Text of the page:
Lucy slept very well. Until black fingers of vileness massaged her subconscious and moulded their outpourings into the shape of her most forbidden fear. Her face is still crossed by lines of tension drawn under their torture. Her cheeks are still stained and blushed by sorrow, mouth still turned to the floor.
Her dream has followed her into the sunny daylight.
Unable to shake the seething sense of brooding foreboding left in the wake of so torrid an aftermath. Sleeping only to start awake again and again as the visions left trailing behind the dream kept prodding her with spite, jabbing her fearful back into the waking darkness.
She can't get out of the house quick enough. To fling open the stall door and pour out her troubles into the ever-empathetic ears of her beloved Hercules and climb on his back, there to bounce and breeze the last feelers of nasty discomfort out of her mind and trample them underfoot.
At last the edges of Lucy's mouth begin to flex in the right direction. She hugs herself against the chilly air, away to the stables.
And Lucy smiles.
The stables are a flurry of activity, buzzing with life traipsing back and forth. Not surprising on the day that the Manor Show opens it's gates and beckons the region to compete in trials, pursuits, plants and parading. Backstabbing and banter. Good-natured rivalry and downright feuding.
But something feels amiss.
Too much fever to be last minute preparation.
Too much noise to be peaking excitement.
An odour alien to smooth running workdays.
Lucy turns the corner and sees the throng of babbling people crowded along the row to Hercules' stall, faces drawn and voices shrill. Everyone seems to be moving at a hundred miles per hour, but appear unsure of what exactly it is they are doing.
And Lucy spies the top of the door above the heads of the troubled crowd.
And one of the grooms spots Lucy heading for her horse.
"No, Lucy. Don't go in there," he calls. "You don't want to see inside." His hands are all over her like an insistent lover, intent only on stopping her getting past.
Lucy doesn't want to go in there.
Lucy doesn't want to see.
But she must.
Shattered splinters hanging from mangled hinges are all the clue she needs. The ashen faces insistence at barring her entry all the confirmation she hates.
Lucy already knows exactly what she is about to see. Has been witness to the scene laid out inside the innocent cell where her beloved received sentence.
But the smell hits her unprepared. Thick and heavy and heady and hot. Utterly wrong. The smell of salt and sugar and stain and defecation. Of corruption. Of despoilment.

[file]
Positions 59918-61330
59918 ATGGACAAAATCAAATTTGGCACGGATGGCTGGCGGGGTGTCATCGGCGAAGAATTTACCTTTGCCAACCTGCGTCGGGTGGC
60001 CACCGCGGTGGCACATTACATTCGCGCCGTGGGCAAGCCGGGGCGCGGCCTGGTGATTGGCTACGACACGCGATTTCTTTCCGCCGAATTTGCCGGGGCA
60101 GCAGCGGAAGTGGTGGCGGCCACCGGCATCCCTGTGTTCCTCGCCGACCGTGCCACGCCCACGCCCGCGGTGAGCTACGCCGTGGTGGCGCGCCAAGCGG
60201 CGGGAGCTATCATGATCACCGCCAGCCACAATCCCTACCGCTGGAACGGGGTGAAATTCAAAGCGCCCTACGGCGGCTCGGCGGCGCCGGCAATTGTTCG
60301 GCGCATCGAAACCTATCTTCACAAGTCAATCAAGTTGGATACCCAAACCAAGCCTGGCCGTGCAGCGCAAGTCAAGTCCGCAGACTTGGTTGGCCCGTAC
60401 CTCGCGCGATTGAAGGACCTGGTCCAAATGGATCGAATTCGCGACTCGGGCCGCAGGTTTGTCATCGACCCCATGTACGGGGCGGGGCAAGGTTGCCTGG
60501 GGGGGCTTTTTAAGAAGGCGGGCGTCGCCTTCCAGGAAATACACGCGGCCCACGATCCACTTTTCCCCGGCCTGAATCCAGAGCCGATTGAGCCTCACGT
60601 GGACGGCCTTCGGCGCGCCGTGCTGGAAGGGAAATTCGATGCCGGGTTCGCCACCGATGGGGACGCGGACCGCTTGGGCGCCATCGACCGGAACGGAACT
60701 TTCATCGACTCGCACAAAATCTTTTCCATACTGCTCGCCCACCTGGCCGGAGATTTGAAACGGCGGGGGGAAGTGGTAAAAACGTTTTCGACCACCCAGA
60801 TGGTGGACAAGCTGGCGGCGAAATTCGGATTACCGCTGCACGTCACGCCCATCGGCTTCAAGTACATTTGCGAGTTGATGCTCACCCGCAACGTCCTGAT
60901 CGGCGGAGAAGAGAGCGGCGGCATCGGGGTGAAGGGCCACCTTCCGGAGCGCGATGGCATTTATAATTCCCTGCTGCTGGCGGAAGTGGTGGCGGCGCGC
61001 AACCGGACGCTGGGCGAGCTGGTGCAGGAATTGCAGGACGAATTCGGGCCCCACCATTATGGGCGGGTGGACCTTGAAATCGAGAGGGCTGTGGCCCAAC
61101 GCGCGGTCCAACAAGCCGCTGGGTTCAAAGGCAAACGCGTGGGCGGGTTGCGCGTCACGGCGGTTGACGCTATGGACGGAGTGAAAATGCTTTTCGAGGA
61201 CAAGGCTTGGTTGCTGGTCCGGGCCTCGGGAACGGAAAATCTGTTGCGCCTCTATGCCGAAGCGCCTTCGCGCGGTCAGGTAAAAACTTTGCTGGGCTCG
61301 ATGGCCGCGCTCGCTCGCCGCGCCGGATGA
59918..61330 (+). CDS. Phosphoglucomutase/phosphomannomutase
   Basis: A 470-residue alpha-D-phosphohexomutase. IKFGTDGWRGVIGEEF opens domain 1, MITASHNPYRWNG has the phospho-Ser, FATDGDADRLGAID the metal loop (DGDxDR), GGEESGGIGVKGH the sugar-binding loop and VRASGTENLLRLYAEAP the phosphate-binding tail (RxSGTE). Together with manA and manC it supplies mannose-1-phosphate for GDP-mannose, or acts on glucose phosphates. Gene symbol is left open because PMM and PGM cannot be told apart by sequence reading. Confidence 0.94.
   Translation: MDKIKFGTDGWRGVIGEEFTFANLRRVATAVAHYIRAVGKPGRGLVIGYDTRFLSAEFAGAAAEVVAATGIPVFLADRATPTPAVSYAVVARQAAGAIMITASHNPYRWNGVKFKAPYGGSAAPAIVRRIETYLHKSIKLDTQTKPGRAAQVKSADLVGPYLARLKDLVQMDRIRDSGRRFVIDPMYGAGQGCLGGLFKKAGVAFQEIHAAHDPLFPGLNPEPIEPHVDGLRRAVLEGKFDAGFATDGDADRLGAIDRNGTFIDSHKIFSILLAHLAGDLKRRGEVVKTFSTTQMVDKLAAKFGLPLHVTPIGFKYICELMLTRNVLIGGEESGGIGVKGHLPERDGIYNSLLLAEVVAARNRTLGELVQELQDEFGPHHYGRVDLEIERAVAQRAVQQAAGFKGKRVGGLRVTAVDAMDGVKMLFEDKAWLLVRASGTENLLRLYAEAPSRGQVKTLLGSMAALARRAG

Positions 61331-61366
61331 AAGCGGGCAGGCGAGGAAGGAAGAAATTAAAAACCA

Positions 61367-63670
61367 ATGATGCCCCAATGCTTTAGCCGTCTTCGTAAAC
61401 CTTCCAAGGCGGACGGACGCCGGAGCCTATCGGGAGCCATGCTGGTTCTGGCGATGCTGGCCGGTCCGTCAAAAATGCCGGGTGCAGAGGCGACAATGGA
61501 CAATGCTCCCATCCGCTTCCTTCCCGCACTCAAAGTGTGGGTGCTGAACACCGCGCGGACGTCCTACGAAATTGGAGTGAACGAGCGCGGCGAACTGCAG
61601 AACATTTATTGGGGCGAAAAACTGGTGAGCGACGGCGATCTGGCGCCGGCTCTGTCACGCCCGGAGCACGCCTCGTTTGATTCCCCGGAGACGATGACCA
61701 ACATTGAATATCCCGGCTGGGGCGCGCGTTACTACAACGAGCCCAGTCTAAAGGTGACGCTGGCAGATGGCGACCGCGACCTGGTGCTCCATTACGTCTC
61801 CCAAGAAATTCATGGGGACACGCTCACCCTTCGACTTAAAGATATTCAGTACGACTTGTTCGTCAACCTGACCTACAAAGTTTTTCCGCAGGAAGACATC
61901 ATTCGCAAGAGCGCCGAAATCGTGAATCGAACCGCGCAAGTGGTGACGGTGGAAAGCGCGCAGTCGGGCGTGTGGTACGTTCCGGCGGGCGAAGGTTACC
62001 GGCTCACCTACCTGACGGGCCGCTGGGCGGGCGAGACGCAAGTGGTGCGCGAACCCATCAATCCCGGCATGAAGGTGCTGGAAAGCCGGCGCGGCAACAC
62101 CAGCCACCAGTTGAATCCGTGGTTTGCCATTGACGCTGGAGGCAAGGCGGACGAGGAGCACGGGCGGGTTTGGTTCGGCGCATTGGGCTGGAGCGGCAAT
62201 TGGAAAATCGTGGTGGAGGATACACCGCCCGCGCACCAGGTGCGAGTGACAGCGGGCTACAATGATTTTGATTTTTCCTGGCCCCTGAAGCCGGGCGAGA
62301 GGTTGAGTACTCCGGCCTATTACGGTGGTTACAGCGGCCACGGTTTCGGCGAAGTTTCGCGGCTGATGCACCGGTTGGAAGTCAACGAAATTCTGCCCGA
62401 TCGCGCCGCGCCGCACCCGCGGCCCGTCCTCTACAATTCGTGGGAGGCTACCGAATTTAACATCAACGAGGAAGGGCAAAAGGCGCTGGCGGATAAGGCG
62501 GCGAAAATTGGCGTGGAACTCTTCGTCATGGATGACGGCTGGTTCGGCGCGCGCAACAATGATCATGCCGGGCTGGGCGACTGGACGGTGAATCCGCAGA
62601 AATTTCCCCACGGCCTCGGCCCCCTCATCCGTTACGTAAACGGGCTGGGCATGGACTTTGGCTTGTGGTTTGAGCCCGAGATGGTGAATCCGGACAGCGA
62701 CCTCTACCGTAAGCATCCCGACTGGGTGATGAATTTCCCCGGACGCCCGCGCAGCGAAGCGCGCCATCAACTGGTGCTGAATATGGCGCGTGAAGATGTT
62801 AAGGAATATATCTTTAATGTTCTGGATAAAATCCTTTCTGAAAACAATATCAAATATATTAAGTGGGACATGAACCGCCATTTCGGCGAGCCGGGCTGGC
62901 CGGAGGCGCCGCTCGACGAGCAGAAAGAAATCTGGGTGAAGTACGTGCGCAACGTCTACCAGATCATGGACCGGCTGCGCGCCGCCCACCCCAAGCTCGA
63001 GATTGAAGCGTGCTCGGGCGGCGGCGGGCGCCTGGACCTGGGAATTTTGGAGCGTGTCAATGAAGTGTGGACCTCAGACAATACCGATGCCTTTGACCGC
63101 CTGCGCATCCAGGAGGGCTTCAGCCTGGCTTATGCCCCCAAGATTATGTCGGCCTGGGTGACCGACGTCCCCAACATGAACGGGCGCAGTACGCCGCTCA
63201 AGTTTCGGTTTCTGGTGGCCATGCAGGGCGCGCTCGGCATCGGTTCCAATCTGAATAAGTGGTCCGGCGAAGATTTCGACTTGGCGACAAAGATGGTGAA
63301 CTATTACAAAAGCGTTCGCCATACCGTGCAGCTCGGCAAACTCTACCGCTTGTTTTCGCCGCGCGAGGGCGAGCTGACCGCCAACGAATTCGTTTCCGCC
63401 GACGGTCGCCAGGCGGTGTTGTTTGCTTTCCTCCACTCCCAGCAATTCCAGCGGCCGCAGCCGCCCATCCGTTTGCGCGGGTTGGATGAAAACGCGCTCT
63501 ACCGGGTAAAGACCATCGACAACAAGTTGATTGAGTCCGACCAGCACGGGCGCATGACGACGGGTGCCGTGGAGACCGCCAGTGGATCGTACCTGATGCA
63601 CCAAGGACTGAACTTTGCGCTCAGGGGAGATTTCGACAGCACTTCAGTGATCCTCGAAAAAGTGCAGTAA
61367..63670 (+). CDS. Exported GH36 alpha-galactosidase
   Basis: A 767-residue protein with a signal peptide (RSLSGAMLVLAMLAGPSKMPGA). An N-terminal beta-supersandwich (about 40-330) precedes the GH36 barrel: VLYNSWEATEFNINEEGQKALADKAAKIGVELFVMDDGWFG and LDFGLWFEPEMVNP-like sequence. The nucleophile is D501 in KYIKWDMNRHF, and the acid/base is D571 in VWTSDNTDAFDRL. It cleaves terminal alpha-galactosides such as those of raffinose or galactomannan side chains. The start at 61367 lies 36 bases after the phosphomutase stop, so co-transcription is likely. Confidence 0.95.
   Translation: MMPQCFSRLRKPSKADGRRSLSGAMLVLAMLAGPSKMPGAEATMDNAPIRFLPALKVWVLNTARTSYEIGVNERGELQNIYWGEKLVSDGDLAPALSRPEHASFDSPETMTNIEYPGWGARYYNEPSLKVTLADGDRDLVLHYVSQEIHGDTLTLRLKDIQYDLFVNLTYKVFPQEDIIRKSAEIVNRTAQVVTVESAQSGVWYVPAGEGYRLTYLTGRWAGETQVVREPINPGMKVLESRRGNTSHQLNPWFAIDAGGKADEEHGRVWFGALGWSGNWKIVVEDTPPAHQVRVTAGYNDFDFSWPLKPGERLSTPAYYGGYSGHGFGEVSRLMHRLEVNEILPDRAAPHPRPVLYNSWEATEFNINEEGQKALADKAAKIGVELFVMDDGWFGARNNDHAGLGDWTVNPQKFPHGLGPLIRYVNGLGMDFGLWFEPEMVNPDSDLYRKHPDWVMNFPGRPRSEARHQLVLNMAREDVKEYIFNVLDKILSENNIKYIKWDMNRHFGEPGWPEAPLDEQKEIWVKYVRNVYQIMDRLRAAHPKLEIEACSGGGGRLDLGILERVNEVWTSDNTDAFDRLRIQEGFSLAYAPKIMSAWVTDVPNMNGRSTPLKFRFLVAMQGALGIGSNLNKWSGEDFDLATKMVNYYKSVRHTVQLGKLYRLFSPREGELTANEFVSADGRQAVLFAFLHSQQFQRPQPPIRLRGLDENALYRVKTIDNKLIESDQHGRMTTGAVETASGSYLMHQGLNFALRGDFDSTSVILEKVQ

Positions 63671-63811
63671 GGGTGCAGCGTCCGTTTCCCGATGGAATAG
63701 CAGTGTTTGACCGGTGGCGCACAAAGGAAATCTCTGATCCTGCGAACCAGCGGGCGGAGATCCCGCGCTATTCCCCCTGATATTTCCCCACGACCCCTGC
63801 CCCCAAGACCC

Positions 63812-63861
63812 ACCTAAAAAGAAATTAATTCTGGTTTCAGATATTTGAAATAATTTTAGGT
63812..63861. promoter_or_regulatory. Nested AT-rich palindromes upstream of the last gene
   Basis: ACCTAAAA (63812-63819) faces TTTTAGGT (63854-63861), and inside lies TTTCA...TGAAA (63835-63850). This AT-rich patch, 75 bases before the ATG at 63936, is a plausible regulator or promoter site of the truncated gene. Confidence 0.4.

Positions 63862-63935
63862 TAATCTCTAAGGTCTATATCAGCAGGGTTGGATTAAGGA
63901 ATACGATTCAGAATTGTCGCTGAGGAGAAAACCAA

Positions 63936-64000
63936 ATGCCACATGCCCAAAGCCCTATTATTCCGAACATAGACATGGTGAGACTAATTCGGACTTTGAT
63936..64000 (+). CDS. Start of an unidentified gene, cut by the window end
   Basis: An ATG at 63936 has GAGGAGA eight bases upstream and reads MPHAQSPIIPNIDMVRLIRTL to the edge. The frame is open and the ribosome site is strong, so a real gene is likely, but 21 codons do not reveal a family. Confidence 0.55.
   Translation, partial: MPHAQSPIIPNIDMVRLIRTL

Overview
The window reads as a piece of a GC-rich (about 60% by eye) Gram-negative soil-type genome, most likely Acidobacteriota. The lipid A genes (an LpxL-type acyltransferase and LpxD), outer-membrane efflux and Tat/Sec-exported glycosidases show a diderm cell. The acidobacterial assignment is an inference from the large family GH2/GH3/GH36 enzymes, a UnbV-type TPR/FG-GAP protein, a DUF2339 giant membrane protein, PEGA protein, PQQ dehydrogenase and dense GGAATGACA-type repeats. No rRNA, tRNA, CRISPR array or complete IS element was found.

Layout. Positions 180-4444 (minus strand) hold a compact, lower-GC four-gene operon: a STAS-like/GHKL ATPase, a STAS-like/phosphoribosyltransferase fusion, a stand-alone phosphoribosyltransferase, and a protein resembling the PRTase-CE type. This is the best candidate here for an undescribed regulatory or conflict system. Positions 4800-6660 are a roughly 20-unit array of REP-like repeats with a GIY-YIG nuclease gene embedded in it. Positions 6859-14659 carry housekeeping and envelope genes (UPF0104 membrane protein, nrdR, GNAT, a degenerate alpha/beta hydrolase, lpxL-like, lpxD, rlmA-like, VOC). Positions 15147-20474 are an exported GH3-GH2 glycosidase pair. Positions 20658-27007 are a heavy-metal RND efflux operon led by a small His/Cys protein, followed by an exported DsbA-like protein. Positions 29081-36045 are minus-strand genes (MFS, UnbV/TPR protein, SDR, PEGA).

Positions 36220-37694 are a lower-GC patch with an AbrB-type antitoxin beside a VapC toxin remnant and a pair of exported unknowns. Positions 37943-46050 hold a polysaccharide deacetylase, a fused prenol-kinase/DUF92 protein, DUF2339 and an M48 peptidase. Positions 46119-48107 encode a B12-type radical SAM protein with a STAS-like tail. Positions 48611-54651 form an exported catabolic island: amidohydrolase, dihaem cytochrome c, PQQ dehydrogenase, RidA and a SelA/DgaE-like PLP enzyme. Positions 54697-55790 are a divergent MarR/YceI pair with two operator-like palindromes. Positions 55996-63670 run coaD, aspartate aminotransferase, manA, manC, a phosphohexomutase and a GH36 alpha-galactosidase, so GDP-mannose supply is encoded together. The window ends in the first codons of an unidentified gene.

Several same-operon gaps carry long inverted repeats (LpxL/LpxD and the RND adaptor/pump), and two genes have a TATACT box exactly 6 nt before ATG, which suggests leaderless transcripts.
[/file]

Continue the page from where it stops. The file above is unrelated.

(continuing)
Lucy pushes her way past well-meaning hands and steps into the stench. Steps into the midst of torn, painted ruination.
Her eyes want to be scratched out of her head. Her fingers want to tear her eyes from her face, claw malodour from her throat. Her legs are water. Her bowels are mercury. Her mind is racing numb.
She struggles desperately not to throw up. That would be one indignity too far to greet her noble prince.
And Lucy screams.
And screams. And screams.
Lucy stands beside the enormous hollow in the meadow. Hercules' favourite field. He lays shrouded in silk, pieced together at the bottom of the hole, looking so tiny and lonely down there against the enormity of the gash in the earth. Against the swallowing black walls of soil.
Against Lucy's despair.
She can hardly reach the end of the eulogy. Desperate to maintain dignity to honour his passing, but utterly unable to keep the words from tripping, her throat from clenching and tears flooding. A carefully scripted remembrance becomes a tremor-shaken outpouring of utter desolation. Moaning and crying, it's all too much too soon.
Nigel helps her bow to the pile of soil beside the grave and she tosses in one crumbling handful. As it thuds, patters atop the spattering of roses and bounces down around his flanks, Lucy collapses, legs no longer able to support the weight of her sorrow. Wracked with sobs she watches earth piling on top of what remains of her Hercules. Insistent on staying until he's safely tucked away from the pain and horrors of life above ground before she can be led away to hide indoors. Away from the world and it's evil distortions.
Lucy weeps into shaking hands.
Withdraws inside the false safety of her own head.
And Lucy grieves.